Olive and tomato savoury curd, £1.37 a jar
Edit: apologies, I forgot to add the tomatoes into the recipe, although they were in the costings. I’ve added them now
Wondering what to talk about today, I thought I would have a go at a savoury curd, as discussed in the cranberry curd post.
I had lots of olives in the fridge, so now was a good time. I mulched them up with a hand blender and mixed them with the eggs and butter and tasted it, too bitter. So I added a little sugar, which was too much. Bum. What to do. There was a half tin of tomatoes in the fridge, so I added those. Good, nice flavour.
So, this is the recipe I did
2 eggs, Asda, 15 eggs/£1.25, 17p
150g olives, Asda 685g jar/£1.32, 400g drained? 49p
125g butter, 98p/250g, 49p
50g sugar, 65p/500g, 6p
200g chopped tomatoes, value tin/pk 31p, 16p
Half tblsp cornflour, 1p?
Total cost £2.74, made 2 jam jars full, so £1.37 a jar
The method is the same as for the cranberry curd.
You need to get the olives as close to a paste as you can manage. I used a litre jug and a hand blender.
Put everything, including the mulched up olives, into a heavy based saucepan. Heat very gently until the mix coats the back of a spoon. Keep whisking it to avoid scrambled egg, and don’t let it boil.
I put mine on a low heat and whisked it every other minute or so until it thickened.
While that is happening, put a couple of jam jars in the oven and heat them to sterilise them.
Once the curd is ready, decant it into the jam jars and seal. As this is made with fresh eggs, it needs to be used within a few weeks.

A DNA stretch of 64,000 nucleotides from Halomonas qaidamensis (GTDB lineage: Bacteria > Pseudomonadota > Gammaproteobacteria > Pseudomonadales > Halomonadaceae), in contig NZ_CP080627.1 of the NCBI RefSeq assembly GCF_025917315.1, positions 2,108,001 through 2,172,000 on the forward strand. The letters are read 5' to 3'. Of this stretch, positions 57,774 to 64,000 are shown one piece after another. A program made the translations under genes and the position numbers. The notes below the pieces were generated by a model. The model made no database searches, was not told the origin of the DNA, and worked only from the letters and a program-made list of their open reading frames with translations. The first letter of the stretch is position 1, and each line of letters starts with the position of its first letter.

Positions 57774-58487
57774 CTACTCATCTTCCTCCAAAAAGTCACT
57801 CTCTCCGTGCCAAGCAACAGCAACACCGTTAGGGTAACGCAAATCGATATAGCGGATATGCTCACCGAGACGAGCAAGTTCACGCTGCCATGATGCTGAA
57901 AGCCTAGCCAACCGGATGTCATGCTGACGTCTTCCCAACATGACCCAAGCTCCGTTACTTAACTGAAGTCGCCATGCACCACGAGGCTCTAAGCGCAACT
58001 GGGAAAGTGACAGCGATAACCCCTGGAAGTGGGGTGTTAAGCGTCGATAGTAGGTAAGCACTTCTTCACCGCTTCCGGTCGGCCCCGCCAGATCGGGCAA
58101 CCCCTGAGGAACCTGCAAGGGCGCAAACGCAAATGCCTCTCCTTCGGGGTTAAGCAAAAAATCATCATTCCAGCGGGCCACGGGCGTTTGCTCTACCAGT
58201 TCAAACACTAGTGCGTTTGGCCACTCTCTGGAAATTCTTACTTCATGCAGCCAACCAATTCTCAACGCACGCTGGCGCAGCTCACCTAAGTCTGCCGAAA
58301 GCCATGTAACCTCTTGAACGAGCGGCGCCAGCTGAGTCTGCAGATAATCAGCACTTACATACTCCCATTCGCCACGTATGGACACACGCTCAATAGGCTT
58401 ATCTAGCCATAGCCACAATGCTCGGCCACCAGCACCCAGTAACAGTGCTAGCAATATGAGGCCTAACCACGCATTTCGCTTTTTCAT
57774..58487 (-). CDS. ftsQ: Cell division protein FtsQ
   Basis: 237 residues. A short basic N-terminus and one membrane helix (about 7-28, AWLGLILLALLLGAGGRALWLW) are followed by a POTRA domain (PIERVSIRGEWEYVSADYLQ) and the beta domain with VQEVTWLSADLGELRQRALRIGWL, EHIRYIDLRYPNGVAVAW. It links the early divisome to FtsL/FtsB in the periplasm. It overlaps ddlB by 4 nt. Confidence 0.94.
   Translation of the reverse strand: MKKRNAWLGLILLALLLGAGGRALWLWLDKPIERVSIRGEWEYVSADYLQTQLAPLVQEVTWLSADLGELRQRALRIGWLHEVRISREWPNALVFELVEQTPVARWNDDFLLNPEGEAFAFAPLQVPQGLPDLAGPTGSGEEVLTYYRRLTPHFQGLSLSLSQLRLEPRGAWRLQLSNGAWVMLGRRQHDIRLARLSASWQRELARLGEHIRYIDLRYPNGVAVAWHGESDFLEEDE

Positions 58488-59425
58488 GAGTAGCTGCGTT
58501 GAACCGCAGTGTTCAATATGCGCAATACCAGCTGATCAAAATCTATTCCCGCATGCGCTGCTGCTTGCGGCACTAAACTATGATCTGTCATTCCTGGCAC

For the whole batch – 1437 calories, 25g protein, 83g carbs, 126g fat. The ingredients weigh a total of 625g, a tablespoon is about right for a slice of toast, and assuming the cooked mix weighs as much as the ingredients, that would be
Per tblsp – 46 cals, 1g protein, 3g carb, 4g fat and 13p
I was very pleased with the result of this experiment. This combination has made an interesting tasting curd. The butter and eggs soften the strong taste of the olives, and the tomatoes and sugar lend a sweet note. It would make a lovely sandwich filling, maybe with sliced cucumber, lettuce or tomato. Or you could dip crudités into it, lovely in a lunch box. You could use it on scones or with pitta too.
I would use it as a base for a pasta sauce (a base rather than just as it is only because of the calorific value). I would stir in some more chopped olives, thawed spinach, maybe some fried chorizo, complete with the peppery oil and serve it with salady bits.